Monday, October 02, 2006

More Government Control?


I am not sure how I feel about this one in a sense.

The legislation, part of a port securities bill passed by the House and Senate on Saturday, prohibits the use of credit cards, checks and electronic fund transfers for online gaming.


On one hand, I know that gambling has caused many more problems than it has solved. You can see examples of that in everyday life, just drive past a casino at 2:00 pm and wonder why the parking lot is full. On the other hand, isn't this just a case of the government legislating morality?

Look at the bills sponsor, Jon Kyl. He is quoted as saying that online gambling is a moral threat. Other statements seem to indicate that this is moral legislation:

Gambling can be highly addictive, especially when it's done over an unregulated environment such as the Internet

If Congress had not acted, gamblers would soon be able to place bets not just from home computers, but from their cell phones while they drive home from work or their Blackberries as they wait in line at the movies.


I hate to pull out the old slippery slope argument but; isn't alcohol,caffeinee, pornography and even the internet itself addictive? When you start legislating morality, when do you stop?

I am curious how my libertarianesque buddies over at mtpolitics.net view this.

5 comments:

Wulfgar said...

'Don't know if I qualify as libertarianesque, but this legislation is wrong on many levels.

1) Attempts to control the Internet are wrong-headed from the get-go. It is the largest distributed intellect that humans can (currently) imagine, and will find a solution to every "problem"/roadblock placed in it's path.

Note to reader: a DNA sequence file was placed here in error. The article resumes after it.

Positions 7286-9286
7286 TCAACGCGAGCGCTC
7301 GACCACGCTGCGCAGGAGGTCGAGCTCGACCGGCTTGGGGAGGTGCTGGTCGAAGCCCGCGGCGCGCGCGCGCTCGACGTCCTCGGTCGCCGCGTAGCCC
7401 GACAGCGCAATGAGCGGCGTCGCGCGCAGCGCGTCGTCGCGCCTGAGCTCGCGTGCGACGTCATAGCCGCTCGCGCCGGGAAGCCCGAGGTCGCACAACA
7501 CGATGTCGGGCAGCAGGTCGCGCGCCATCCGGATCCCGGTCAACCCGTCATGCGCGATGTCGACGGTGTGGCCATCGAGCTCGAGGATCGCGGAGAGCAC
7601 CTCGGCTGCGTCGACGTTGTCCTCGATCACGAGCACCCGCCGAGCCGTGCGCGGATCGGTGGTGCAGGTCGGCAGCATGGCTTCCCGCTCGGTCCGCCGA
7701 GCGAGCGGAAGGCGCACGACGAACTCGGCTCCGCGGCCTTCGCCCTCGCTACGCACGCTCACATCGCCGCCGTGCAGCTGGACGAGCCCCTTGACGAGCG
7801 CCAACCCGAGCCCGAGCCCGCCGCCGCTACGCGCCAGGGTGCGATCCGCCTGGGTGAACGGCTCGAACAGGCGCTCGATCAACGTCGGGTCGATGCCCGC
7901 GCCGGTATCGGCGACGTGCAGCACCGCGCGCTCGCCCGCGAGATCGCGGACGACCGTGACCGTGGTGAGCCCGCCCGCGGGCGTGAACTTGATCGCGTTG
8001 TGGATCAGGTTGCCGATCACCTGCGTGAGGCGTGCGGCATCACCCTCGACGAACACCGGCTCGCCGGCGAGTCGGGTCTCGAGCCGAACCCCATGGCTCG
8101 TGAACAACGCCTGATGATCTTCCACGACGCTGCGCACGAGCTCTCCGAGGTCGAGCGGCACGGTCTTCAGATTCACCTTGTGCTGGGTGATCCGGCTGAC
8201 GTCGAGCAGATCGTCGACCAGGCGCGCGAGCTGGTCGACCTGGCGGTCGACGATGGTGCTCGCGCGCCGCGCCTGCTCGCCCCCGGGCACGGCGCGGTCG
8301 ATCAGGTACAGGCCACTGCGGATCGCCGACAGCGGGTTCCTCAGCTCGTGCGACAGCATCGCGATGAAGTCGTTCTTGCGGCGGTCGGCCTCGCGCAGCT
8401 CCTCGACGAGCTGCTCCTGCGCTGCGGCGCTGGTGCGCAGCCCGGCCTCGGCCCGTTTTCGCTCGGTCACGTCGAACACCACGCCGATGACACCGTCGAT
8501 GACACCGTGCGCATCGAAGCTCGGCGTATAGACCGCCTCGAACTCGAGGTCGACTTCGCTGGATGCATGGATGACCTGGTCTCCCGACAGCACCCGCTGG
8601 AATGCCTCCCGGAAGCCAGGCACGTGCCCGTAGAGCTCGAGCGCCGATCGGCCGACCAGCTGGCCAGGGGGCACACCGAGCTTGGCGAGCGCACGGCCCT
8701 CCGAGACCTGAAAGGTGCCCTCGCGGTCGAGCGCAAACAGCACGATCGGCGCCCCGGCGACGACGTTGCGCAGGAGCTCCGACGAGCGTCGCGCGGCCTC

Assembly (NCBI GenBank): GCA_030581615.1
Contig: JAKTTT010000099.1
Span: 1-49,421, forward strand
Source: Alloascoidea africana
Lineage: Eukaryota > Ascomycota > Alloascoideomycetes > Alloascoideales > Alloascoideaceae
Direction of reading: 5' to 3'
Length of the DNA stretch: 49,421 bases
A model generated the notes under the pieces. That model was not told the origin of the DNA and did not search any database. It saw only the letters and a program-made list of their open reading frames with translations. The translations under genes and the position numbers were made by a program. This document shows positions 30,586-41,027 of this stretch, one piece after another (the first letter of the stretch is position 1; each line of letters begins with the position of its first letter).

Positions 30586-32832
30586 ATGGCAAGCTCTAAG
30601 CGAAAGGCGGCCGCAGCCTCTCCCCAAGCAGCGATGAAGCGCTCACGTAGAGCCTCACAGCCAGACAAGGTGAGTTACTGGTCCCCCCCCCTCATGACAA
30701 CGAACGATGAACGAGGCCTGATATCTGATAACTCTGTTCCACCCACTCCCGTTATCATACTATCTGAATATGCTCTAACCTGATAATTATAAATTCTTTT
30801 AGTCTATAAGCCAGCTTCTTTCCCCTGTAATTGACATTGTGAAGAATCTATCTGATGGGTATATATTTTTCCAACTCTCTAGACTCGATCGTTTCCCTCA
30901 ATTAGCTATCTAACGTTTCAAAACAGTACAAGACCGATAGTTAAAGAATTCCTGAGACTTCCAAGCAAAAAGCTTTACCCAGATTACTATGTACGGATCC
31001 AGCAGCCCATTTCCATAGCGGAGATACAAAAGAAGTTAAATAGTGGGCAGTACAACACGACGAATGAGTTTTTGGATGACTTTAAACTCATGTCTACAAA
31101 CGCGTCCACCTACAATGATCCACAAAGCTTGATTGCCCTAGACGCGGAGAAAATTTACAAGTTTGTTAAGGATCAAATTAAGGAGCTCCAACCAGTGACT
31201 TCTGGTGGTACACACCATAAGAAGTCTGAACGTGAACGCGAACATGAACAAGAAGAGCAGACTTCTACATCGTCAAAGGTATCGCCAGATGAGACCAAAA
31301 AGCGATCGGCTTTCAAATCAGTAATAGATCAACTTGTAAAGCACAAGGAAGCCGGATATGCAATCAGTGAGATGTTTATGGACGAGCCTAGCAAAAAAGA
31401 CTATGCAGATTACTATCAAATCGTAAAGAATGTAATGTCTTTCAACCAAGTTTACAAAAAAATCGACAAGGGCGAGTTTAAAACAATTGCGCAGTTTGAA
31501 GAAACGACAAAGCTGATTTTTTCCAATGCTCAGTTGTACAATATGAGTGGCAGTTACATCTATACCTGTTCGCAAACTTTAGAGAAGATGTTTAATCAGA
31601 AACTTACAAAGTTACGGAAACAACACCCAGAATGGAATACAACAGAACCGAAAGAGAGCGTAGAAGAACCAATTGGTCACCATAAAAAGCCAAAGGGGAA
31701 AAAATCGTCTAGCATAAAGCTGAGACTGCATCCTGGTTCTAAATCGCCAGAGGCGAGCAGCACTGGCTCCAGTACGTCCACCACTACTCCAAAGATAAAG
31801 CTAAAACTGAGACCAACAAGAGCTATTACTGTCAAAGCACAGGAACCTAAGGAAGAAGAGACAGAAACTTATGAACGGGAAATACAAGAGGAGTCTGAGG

2) It won't stop addicted gamblers from going into debt. It will just shift the burden onto banks and cash-advance usery-enabling pirates and crime goons.

3) It is a blatant attempt to control personal behavior through legislation ... doomed to failure on it's face. And this legislation is the poster child for why the 'slippery-slope' argument exists. You shouldn't hate applying it when it directly applies.

4) It's counter-productive. It doesn't solve the stated problem at hand; it simply encourages more violation of the law.

Craig said...

Pretty much what Rob said.

I would add the following maxim as food for thought, though: All legislation is legislating morality; it's just a question of whose.

Shane C. Mason said...

All legislation is legislating morality; it's just a question of whose.

Can I say that is cynacle? Seems so, in a way. I would say that you are right to an extent, but wrong in another. In my mind, it is OK to legislate actions that allow one person to impede on anothers right to the pursuit of happiness or on ones safety. For instance, saying 'Don't kill people' is positive because I can not pursue happiness when I am dead.

However, telling an adult that they can not smoke pot is not OK because the smoking of pot does not impede on anyone elses rights.

craig said...

In my mind, it is OK to legislate actions that allow one person to impede on anothers right to the pursuit of happiness or on ones safety.
Hmmm...

Have to chew on that one for a while.

Anonymous said...

INDEED.....